Wisconsin’s Global Literacy Initiative
Wisconsin state leaders recognized that its citizens need to be globally literate to understand the linkage of economies, peoples and cultures around the world, and to function comfortably and effectively in other languages and cultures. The state superintendent and governor convened the Statewide International Education Council in 2002. For almost five years the council has led Wisconsin’s efforts to bring international perspectives and skills to PK-16 education. Visible results include publication of Wisconsin’s guide to “Planning Curriculum in International Education,” the only one if its kind in the nation; the development of five Regional Leadership Alliances, each with business and education co-chairs; an International Education Summit to gather a broad range of perspectives to help shape recommendations for internationalizing education; and publication of statewide international education recommendations, “Global Literacy for Wisconsin,” stating five key goals:
— Global literacies for all students
— World languages for all students
— Global training for all teachers
— Intercultural experiences for all citizens
— International linkages for Wisconsin businesses and government
Wisconsin’s Department of Public Instruction also is connecting to educators and communities in France, Germany, Japan and Thailand. These official collaborations lead to many opportunities for schools to bring broad perspectives to all subject areas and to prepare students for living beyond their customary borders.
Judges said that this practice represents a comprehensive international education program and is a solid example of global awareness in practice.
“Wisconsin is a nationally recognized leader in bringing an international perspective to its educational system,” said John Box, vice chair of the Partnership and vice president of product development and support for JA Worldwide(TM). “The state has demonstrated its continuing commitment to equipping its graduates with the international education and world languages its students need to compete in a globally competitive work force.”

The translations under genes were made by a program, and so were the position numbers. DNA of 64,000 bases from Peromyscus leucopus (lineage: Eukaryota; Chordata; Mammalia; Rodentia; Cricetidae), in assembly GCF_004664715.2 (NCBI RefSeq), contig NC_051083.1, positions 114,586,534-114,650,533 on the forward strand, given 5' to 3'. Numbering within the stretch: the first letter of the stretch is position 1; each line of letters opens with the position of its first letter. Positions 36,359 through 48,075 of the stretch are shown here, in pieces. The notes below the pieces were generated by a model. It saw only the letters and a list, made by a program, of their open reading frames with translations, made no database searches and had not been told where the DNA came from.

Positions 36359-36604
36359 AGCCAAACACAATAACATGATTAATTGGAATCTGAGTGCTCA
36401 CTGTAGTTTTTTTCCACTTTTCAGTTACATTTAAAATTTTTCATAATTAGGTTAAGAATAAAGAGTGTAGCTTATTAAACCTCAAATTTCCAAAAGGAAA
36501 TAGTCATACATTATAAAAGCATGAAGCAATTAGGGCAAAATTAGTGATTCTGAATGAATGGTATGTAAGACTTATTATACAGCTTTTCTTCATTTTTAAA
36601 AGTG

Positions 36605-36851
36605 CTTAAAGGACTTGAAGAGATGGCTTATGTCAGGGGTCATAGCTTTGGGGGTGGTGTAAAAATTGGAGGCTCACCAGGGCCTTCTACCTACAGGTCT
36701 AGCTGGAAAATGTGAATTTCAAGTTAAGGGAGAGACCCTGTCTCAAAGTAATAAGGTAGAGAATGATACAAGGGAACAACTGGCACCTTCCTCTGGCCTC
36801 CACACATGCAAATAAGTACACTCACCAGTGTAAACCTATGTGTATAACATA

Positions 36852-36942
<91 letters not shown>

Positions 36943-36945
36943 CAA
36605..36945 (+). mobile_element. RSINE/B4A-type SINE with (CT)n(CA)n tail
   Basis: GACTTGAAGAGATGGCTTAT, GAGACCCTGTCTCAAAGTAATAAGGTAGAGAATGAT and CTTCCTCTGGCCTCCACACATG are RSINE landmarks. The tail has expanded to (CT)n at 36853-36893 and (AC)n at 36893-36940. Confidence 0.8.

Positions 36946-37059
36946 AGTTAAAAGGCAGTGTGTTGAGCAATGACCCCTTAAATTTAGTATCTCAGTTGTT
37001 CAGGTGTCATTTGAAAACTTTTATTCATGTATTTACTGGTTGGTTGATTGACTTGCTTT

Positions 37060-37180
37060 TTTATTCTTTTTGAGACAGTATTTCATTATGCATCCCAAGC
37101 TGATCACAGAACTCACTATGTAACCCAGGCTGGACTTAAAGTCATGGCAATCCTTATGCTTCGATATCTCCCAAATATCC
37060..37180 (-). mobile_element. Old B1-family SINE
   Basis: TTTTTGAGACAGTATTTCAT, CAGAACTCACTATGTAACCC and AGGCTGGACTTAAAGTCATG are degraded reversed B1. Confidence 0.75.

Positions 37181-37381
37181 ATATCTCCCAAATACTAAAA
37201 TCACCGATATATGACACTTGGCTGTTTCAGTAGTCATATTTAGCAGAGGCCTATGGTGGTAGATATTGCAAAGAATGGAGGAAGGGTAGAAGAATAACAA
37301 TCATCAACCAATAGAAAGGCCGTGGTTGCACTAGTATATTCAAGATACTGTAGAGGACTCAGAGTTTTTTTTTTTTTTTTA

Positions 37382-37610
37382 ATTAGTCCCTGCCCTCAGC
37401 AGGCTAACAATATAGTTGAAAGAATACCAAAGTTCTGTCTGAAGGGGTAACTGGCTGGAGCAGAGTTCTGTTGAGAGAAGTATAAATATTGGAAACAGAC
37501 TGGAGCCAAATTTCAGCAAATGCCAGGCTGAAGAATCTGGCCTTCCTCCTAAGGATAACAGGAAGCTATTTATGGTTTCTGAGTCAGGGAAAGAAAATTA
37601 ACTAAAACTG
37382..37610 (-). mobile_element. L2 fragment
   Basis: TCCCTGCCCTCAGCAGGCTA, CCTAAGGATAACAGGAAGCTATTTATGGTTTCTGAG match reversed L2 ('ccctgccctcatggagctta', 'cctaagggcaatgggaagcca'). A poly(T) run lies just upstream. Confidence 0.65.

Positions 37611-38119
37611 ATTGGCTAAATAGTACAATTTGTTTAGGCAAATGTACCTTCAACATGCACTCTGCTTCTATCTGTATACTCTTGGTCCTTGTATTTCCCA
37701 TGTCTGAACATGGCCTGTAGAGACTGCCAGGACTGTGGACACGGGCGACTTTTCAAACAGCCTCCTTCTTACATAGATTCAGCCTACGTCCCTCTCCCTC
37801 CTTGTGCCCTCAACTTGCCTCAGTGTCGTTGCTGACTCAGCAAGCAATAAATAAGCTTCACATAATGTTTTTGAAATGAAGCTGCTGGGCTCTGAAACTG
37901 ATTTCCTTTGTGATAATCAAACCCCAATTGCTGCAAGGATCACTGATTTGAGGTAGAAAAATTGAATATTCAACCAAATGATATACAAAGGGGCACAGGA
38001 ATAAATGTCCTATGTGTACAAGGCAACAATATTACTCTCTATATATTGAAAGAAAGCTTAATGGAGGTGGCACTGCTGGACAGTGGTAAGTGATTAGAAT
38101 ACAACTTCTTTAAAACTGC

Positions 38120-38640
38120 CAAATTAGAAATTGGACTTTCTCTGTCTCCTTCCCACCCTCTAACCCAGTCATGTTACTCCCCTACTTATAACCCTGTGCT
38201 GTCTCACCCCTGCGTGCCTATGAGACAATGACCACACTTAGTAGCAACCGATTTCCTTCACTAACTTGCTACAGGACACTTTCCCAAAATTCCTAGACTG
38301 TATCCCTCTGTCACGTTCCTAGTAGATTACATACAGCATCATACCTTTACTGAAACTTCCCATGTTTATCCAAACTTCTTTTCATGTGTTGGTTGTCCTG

North Carolina, West Virginia and Wisconsin are leaders in the 21st century skills’ movement and “their work should serve as models for building a world-class education system,” Kay said. “These awards applaud the collaborative leadership in each state and bring well-deserved national visibility to their exceptional teaching and learning practices.”
About the Partnership for 21st Century Skills
The Partnership for 21st Century Skills has emerged as the leading advocacy organization focused on infusing 21st century skills into education. The organization brings together the business community, education leaders, and policymakers to define a powerful vision for 21st century education to ensure every child’s success as citizens and workers in the 21st century. The Partnership encourages schools, districts and states to advocate for the infusion of 21st century skills into education and provides tools and resources to help facilitate and drive change.
Member organizations include: Adobe Systems, Inc., American Association of School Librarians, Apple, AT&T, Blackboard, Inc., Cable in the Classroom, Cisco Systems, Corporation for Public Broadcasting, Davis Publications, Dell, Inc., Discovery Education, EF Education, Education Networks of America, Education Testing Service, Ford Motor Company Fund, Intel Foundation, JA Worldwide(TM), KnowledgeWorks Foundation, LeapFrog SchoolHouse, McGraw-Hill Education, Microsoft Corporation, National Education Association, Oracle Education Foundation, Pearson Education, PolyVision, SAP, SAS, Texas Instruments, THINKronize, Thomson Gale, Verizon.
For more information, www.21stcenturyskills.org.
Source: The Partnership for 21st Century Skills
CONTACT: Barbara Michelman for The Partnership for 21st Century Skills,
+1-202-215-7107, [email protected]
Web site: http://www.21stcenturyskills.org/